Another further object of the present invention is to provide a unique ringer device for a telephone that will operate a conventional A.C. type bell ringer structure by means of a direct current voltage without the use of interrupter contacts or other electromechanical switching devices.

Other objects, advantages, and features of the present invention and a clear understanding thereof will become apparent from the following description of our system, one embodiment of which is represented schematically in the accompanying drawings wherein:

In the drawings:

FIG. 1 shows in block diagram form various interrelated units and components of an electronic distribution system embodying the principles of the present invention;

FIGS. 2-4 are diagrams for illustrating the theoretical basis for power distribution in our electronic distribution system: FIG. 2 shows a relatively short transmission line and the voltage drops along it due to resistance loads; FIG. 3 shows a transmission line having an actual length of a quarter of a wave length and resistance loads at intervals thereon; and FIG. 4 shows an inductively loaded transmission line having an electrical length of one-quarter wave length;

FIG. 5 is a block diagram showing one arrangement for power distribution in an electronic distribution system according to the invention;

FIG. 6 is a detailed block diagram of a line tap unit embodying the principles of the invention;

FIG. 7 is a diagram illustrating the principle of operation of the automatic coordination control portion of our electronic distribution system;

FIG. 8 is a block diagram showing the automatic coordination feature of a remote terminal unit for an electronic distribution system acording to our invention;

FIG. 9 is a detailed block diagram of a line amplifier unit;

FIG. 10 is a block diagram illustarating the fundamental operation of the electronic signal system according to the present invention;

FIG. 11 is a block diagram showing a central oflice switching panel adapted to accommodate the signaling system of the present invention;

FIG. 12 is a block and circuit diagram showing the station subscriber unit; and

FIG. 13 is a block and circuit diagram showing the DO ringer unit according to the present invention.

GENERAL DESCRIPTION The electronic distribution system represented in FIG. 1 and embodying the principles of the present-invention comprises, broadly speaking, a central oflice terminal 21 which may be installed with other such terminals at a conventional telephone central oflice station A. Each terminal 21 includes a plurality of carrier channel units 22 which operate in a frequency range of 13-119 kc. and which are identical except for the frequency determining elements that establish their channel identity. These units are connected in parallel to a pair of transmission line conductors 23 that may extend from the central ofiice station for a distance of up to 20 or miles. For each channel unit 22 there is an associated line tap unit 24 that establishes a subscriber terminal B and essentially comprises a receiving and transmitting bridge from the transmission line 23 in the field to a subscribers telephone 25. Each line tap unit 24 receives the carrier frequency energy which is sent down the transmission line conductors 23 from a particularly channel unit 22 at the central office terminal 21, and converts it to a form suitable for direct connection to a subscribers telephone; and conversely, the line tap unit generates its own carrier frequency energy modulation by voice frequency energy from a connected subscriber telephone, and then transmits it back to the central office terminal.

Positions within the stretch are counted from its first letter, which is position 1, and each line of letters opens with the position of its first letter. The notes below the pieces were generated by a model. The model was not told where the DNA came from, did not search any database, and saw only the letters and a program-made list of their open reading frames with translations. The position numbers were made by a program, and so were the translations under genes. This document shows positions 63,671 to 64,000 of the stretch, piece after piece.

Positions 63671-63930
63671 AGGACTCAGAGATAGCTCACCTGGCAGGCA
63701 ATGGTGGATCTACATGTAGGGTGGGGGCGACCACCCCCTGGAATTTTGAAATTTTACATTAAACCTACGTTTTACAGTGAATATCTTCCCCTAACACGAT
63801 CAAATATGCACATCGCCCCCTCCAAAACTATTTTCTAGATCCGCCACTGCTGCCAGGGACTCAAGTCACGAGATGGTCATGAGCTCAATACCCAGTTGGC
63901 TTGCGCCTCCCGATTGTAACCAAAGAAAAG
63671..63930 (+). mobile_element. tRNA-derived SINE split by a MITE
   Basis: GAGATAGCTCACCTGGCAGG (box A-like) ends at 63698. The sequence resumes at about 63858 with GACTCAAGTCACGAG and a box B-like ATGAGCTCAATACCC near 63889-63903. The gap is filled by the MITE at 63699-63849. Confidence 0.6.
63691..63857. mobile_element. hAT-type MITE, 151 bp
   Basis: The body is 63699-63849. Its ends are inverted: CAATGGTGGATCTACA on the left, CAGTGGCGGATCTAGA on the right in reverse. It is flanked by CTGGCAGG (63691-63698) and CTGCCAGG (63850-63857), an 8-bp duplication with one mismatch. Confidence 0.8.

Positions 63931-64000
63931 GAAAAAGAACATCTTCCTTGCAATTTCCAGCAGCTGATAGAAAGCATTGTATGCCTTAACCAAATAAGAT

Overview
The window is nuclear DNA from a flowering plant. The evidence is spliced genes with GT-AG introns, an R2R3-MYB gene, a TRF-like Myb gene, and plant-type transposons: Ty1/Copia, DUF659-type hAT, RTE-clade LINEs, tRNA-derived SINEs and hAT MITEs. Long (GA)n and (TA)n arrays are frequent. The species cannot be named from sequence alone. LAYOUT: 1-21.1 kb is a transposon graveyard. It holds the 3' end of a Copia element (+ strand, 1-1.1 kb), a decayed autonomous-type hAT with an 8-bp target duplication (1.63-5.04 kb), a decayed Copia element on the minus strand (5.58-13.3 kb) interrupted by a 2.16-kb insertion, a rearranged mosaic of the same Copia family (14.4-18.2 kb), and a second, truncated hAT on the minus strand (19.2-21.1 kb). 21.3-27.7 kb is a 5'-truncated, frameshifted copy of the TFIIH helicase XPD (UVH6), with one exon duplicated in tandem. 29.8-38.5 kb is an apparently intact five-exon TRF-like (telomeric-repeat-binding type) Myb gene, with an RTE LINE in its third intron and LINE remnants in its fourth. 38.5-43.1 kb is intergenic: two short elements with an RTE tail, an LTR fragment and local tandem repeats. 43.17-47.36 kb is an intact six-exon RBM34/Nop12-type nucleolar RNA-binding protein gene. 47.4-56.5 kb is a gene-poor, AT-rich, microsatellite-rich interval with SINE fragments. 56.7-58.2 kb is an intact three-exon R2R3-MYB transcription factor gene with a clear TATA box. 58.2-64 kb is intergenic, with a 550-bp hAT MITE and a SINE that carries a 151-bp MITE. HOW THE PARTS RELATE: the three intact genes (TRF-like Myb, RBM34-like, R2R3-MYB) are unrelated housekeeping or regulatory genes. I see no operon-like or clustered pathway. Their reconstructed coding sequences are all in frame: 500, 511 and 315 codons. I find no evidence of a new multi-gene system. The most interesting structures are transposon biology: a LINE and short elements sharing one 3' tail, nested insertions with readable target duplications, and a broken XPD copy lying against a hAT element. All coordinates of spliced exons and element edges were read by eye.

Each line tap unit measures the loss of a carrier frequency energy received from the central oflfice terminal and, based on this measurement, it automatically adjusts its own output to the proper value and coordinates this output with other line tap units on the line (such as indicated at C in FIG. 1). Thus, regardless of where a line tap unit is located along the transmission line 23 and regardless of the placement of other line tap units, all levels of signal strength in one direction of transmission will be the same and all will arrive at the central oflice terminal or any other receiving point at the same level. This feature of the present invention is referred to as automatic coordination control and, will be described in greater detail later on in this specification.

Each carrier channel unit 22 has a transmitter section 26 and a receiver section 27 to enable the unit to impose a carrier signal of a predetermined frequency on the connected transmission line 23 and to receive a carrier signal of a different frequency from a subscribers transmitter. The channel units of any one terminal 21 are all constructed to operate at different frequency levels, and the power (e.g., 6 volts) required to operate them is supplied by a conventional regulated DC. power supply unit 28 which may be connected to a suitable A.C. power source 29, as shown.